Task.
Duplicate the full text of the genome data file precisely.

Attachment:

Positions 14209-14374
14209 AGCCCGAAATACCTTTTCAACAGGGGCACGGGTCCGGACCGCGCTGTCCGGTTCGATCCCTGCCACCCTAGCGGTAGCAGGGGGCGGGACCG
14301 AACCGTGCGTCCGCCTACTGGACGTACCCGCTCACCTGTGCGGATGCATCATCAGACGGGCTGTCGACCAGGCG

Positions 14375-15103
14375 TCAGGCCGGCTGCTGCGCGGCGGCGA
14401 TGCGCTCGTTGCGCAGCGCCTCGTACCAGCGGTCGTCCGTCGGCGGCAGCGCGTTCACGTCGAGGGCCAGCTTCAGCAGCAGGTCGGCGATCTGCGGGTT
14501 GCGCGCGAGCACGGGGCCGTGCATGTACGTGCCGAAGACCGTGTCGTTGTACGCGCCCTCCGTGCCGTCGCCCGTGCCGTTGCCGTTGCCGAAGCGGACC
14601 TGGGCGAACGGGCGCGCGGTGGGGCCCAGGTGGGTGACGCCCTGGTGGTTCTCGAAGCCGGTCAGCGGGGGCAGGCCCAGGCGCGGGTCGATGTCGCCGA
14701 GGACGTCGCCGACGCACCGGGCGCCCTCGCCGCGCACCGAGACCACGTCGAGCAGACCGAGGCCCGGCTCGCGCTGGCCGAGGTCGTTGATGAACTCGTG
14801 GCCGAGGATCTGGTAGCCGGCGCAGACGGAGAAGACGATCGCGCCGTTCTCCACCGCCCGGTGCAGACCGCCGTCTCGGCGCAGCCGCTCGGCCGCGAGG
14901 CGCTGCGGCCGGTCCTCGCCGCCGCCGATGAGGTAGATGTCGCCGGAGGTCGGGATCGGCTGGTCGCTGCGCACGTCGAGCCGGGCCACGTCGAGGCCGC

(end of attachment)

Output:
Positions 14209-14374
14209 AGCCCGAAATACCTTTTCAACAGGGGCACGGGTCCGGACCGCGCTGTCCGGTTCGATCCCTGCCACCCTAGCGGTAGCAGGGGGCGGGACCG
14301 AACCGTGCGTCCGCCTACTGGACGTACCCGCTCACCTGTGCGGATGCATCATCAGACGGGCTGTCGACCAGGCG

Positions 14375-15103
14375 TCAGGCCGGCTGCTGCGCGGCGGCGA
14401 TGCGCTCGTTGCGCAGCGCCTCGTACCAGCGGTCGTCCGTCGGCGGCAGCGCGTTCACGTCGAGGGCCAGCTTCAGCAGCAGGTCGGCGATCTGCGGGTT
14501 GCGCGCGAGCACGGGGCCGTGCATGTACGTGCCGAAGACCGTGTCGTTGTACGCGCCCTCCGTGCCGTCGCCCGTGCCGTTGCCGTTGCCGAAGCGGACC
14601 TGGGCGAACGGGCGCGCGGTGGGGCCCAGGTGGGTGACGCCCTGGTGGTTCTCGAAGCCGGTCAGCGGGGGCAGGCCCAGGCGCGGGTCGATGTCGCCGA
14701 GGACGTCGCCGACGCACCGGGCGCCCTCGCCGCGCACCGAGACCACGTCGAGCAGACCGAGGCCCGGCTCGCGCTGGCCGAGGTCGTTGATGAACTCGTG
14801 GCCGAGGATCTGGTAGCCGGCGCAGACGGAGAAGACGATCGCGCCGTTCTCCACCGCCCGGTGCAGACCGCCGTCTCGGCGCAGCCGCTCGGCCGCGAGG
14901 CGCTGCGGCCGGTCCTCGCCGCCGCCGATGAGGTAGATGTCGCCGGAGGTCGGGATCGGCTGGTCGCTGCGCACGTCGAGCCGGGCCACGTCGAGGCCGC